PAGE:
"Be not intimidated ... nor suffer yourselves to be wheedled out of your liberties by any pretense of politeness, delicacy, or decency. These, as they are often used, are but three different names for hypocrisy, chicanery and cowardice." -- John Adams, 1765
"[N]ever suppose that in any possible situation, or under any circumstances, it is best for you to do a dishonorable thing, however slightly so it may appear to you." -- Thomas Jefferson, 1785
"The whole art of government consists in the art of being honest. Only aim to do your duty, and mankind will give you credit where you fail." -- Thomas Jefferson, 1775
"The greatest good we can do our country is to heal its party divisions and make them one people." -- Thomas Jefferson, 1801
"The fundamental source of all your errors, sophisms and false reasoning is a total ignorance of the natural rights of mankind. Were you once to become acquainted with these, you could never entertain a thought, that all men are not, by nature, entitled to a parity of privileges." -- Alexander Hamilton, 1775
"There is a time for all things, a time to preach and a time to pray, but those times have passed away. There is a time to fight, and that time has now come." -- Peter Muhlenberg, 1776
"We should be unfaithful to ourselves if we should ever lose sight of the danger to our liberties if anything partial or extraneous should infect the purity of our free, fair, virtuous, and independent elections." -- John Adams, 1797
"[I]t is a common observation here that our cause is the cause of all mankind, and that we are fighting for their liberty in defending our own." -- Benjamin Franklin, 1777
"[H]e whose heart is firm, and whose conscience approves his conduct, will pursue his principles unto death." -- Thomas Paine 1776
"Guard against the impostures of pretended patriotism." -- George Washington (1796)
"It is natural to man to indulge in the illusions of hope. We are apt to shut our eyes against a painful truth, and listen to the song of that siren till she transforms us into beasts." -- Patrick Henry (1775)<
"The aim of every political constitution is, or ought to be, first to obtain for rulers men who possess most wisdom to discern, and most virtue to pursue, the common good of the society; and in the next place, to take the most effectual precautions for keeping them virtuous whilst they continue to hold their public trust." -- James Madison (1788)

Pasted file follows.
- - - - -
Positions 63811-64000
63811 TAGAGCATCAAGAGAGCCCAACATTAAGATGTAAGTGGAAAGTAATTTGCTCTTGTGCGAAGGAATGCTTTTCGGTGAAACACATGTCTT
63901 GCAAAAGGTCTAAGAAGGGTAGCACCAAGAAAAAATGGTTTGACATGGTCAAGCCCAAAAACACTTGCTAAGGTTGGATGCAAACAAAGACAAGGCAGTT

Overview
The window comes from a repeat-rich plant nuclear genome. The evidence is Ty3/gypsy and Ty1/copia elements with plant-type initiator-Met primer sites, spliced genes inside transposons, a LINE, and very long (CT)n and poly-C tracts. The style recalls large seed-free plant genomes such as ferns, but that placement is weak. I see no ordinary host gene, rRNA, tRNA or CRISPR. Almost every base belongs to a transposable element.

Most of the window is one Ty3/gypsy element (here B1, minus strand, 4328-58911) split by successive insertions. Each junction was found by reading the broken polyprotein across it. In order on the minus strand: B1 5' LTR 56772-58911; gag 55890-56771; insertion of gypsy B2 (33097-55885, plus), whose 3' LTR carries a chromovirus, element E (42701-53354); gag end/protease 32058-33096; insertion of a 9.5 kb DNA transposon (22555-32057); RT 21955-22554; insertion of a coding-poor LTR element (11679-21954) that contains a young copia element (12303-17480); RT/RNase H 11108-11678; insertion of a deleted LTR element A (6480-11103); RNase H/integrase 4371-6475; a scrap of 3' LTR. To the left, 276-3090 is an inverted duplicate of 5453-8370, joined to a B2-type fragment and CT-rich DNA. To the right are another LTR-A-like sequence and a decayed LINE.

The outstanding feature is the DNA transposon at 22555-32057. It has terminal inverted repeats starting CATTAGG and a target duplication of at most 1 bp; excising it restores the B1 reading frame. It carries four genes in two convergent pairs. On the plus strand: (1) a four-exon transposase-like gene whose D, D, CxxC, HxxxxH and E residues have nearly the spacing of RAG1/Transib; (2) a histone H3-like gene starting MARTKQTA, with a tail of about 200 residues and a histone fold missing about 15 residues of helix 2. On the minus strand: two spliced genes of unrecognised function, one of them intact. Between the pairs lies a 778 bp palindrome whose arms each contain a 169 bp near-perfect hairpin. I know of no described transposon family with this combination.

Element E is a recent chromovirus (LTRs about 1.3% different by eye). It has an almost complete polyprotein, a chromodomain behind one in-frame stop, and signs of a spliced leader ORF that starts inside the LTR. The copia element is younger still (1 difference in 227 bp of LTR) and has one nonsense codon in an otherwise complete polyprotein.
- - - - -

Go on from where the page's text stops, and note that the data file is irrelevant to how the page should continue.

The sayings Collection from 1997 through 2000, and 2001 through 2012 are available for download as zipped archives containing html files that can be read in your browser or opened in most current word processors. Click on the links below to download these archives. If you would like all the archived html files on a CD send $10 to
1365 S. Saddleback Dr.
Cottonwood, AZ 86326
and request the "Sayings Archive CD." The CD will contain all the archives in ZIP format file containing .HTM files, and the current sayings to date.
|1997 - 2000 Sayings zipped archive||2001 Sayings zipped archive|
|2002 Sayings zipped archive||2003 Sayings zipped archive|
|2004 Sayings zipped archive (#31 - #34)||2005 Sayings zipped archive (#35-38)|
|2006 Sayings zipped archive (#39 - #44)||2007 Sayings zipped archive (#45 - #50)|
|2008 Sayings zipped archive (#51 - #56)||2009 Sayings zipped archive (#57 -#62)|
|2010 Sayings zipped archive (#63 - #68)||2011 Sayings zipped archive (#69-#74)|
|2012 Sayings zipped archive (#75 - #80)||2013 Sayings zipped archive (#81 - #86)|
|2014 Sayings zipped archive (#87 - #92)|
Last Year's Collection